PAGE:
The Faerie Queene

by Edmund Spenser

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A. What is the meter of Edmund Spenser's poem, The Faerie Queen?

Eftsoones the dreadfull Dragon they epside,
Where stretcht he lay upon the sunny side

Quick answer:

The meter of Edmund Spenser's The Faerie Queen is mostly iambic pentameter. Each line contains ten syllables, distributed into five different feet. The first eight lines of a stanza follow an iambic pentameter pattern. Line 9 of each stanza is a mixture of two extra feet to make iambic hexameter. Within the stanzas, the rhyme scheme is ABABBCBCC for 8 full lines, with the same letter being used for the last and next-to-last line in each stanza (the 9th line).

Expert Answers

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The meter of Edmund Spenser's The Faerie Queen is mostly iambic pentameter. That means each line contains a total of ten syllables. Those ten syllables are broken up into five different chunks called "feet." Each foot contains an unstressed syllable followed by a stressed syllable. That metric foot is the iambic foot, and there are five of them per line (pentameter).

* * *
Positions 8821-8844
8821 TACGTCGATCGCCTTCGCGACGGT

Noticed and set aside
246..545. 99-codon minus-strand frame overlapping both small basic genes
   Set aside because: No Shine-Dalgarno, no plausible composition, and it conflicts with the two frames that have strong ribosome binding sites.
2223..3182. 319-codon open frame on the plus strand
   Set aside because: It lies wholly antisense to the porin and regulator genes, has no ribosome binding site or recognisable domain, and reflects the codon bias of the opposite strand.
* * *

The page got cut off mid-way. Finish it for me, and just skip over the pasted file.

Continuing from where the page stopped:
I said that the poem is mostly written using iambic pentameter. Spenser regularly breaks that meter in line nine of each stanza. The iambic rhythm stays the same, but one extra foot is added in the ninth line. That gives the final line of each stanza a total of twelve syllables. Lines 1-8 of a stanza are written in iambic pentameter. Line 9 of a stanza is written in iambic hexameter.

The alphabetical lettering of the rhyme scheme of the two lines that the question displays is AA. The two lines end with the same sound, so the same two letters get used; however, those lines are part of an entire nine-line stanza. Within the actual full stanza, those lines should be labelled BB. That's because the stanza rhyme scheme in this poem is ABABBCBCC. The two lines in the question are lines 4 and 5 from that particular stanza.

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